childhood fitnessChildren are about 15 percent less aerobically fit than their parents were at the same age, according to a new study presented by the American Heart Association’s Scientific Sessions 2013 in Dallas, Texas. Today’s children do not run as far or as fast as their parents did when they were young. The study is the first to show that cardiovascular fitness in children has declined internationally since around 1975. This decline in aerobic activity in childhood leads to cardiovascular problems later in life.

The researchers analyzed results from 50 studies performed between 1964 and 2010. These studied assessed running activities in more than 25 million children, living in different 28 countries and all aged 9 to 17. The scientists gauged the cardiovascular health of the children by measuring how far the kids could run in a set amount of time or how long it took them to run a certain distance. The tests generally lasted five to 14 minutes or covered various distances up to two miles.

The scientists noted a significant decline in cardiovascular performance during the past 46 years. These changes were similar in boys and girls, older children and younger ones, and kids from different geographic regions, although cardiovascular endurance did vary slightly between countries. Heart health in kids from the United States dropped an average of 6 percent per decade between the years 1970 and 2000. Endurance has ebbed consistently about 5 percent each decade in every nation.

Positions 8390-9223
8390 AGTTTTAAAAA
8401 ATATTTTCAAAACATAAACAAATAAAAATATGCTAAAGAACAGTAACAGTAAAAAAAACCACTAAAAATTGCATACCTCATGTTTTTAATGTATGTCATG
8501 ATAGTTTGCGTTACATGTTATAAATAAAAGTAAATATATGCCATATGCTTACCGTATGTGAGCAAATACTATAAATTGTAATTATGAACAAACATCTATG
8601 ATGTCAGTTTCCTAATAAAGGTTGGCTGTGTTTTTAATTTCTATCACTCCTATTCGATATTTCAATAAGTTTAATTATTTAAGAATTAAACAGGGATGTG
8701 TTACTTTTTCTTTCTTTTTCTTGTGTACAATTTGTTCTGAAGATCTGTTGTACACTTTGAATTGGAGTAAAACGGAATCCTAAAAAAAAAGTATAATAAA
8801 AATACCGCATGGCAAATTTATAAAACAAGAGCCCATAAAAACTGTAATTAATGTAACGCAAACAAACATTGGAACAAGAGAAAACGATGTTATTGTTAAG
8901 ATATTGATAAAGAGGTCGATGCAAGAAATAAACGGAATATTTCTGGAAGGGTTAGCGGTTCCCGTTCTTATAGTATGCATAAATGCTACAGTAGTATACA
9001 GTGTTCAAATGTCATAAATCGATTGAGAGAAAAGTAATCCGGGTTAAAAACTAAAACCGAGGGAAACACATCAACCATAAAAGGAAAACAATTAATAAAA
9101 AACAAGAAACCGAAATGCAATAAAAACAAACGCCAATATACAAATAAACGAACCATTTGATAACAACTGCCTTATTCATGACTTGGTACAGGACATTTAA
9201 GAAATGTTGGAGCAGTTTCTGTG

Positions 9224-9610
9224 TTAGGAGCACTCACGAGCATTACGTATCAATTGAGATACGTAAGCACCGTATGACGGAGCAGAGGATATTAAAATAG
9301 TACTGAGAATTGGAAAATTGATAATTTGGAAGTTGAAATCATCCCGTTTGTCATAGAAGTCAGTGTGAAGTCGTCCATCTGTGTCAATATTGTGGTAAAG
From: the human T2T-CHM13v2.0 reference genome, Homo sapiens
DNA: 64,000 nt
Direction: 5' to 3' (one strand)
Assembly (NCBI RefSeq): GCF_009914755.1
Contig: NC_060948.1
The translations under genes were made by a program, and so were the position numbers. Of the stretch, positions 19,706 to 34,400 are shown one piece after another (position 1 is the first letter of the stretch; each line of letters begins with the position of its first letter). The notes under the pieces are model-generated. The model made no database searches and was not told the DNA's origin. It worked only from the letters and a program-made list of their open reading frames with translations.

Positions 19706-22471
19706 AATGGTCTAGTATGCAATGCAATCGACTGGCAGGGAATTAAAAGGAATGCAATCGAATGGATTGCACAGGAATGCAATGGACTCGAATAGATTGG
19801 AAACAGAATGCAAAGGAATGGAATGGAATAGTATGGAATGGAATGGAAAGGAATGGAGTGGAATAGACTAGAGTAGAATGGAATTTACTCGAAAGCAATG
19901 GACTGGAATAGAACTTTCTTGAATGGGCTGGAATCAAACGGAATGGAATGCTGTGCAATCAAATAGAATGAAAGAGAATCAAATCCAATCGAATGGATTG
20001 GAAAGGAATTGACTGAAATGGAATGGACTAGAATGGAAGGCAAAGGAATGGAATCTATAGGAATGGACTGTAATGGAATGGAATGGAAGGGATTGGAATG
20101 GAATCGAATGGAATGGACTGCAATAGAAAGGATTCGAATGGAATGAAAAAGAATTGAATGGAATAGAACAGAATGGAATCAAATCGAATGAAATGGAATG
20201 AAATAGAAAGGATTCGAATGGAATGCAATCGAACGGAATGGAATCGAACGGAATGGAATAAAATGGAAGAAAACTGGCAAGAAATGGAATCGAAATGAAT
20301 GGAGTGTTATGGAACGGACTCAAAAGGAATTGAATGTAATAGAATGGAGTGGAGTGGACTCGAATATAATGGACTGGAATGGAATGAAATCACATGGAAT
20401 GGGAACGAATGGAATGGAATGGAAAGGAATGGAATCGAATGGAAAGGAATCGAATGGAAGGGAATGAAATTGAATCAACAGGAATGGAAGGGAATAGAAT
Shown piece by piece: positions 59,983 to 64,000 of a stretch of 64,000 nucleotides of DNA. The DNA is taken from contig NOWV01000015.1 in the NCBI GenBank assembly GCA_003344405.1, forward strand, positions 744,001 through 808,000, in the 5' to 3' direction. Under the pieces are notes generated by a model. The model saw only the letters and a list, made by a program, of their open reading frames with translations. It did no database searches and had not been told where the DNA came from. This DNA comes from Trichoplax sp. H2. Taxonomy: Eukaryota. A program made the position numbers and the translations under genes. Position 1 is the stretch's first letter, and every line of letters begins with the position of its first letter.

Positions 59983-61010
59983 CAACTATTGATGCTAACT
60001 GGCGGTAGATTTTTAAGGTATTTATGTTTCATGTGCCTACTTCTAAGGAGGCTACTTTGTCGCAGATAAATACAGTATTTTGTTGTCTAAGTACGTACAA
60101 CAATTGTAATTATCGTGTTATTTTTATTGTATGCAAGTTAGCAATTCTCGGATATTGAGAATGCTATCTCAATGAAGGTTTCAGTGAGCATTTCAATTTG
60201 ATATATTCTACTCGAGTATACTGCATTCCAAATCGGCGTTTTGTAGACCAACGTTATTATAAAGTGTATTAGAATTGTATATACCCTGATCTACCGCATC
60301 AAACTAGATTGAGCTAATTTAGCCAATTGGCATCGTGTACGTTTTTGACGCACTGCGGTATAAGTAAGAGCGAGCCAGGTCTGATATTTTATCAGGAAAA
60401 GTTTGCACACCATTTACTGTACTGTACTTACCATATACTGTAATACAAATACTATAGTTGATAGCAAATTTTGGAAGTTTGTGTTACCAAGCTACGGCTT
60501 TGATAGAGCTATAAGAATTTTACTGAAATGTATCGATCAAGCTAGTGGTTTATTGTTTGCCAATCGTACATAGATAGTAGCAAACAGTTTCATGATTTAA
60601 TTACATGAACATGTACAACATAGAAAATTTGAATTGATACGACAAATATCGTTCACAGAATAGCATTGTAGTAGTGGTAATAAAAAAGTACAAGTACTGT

Children today are about 15 percent less heart-healthy than their parents were at the same age. Today’s kids run a one-mile race about one and a half minutes slower than their peers 30 years ago. The researchers suggest social, behavioral, physical, psychosocial and physiological factors as possible causes for the decline in physical activity that results in cardiovascular health.

These findings about the decline in cardiovascular fitness mirror the trends towards childhood obesity in all nations, suggesting the two factors may influence one another. The researchers attribute 30 to 60 percent of the decline in running performance to an increase in body fat.

To improve cardiovascular endurance and other measures of health, children should engage in 60 minutes of aerobic activities, such as swimming or running, each day.

Source: Children’s cardiovascular fitness declining worldwide. American Heart Association. 19 Nov 2013. Web. Retrieved 25 Nov 2013.

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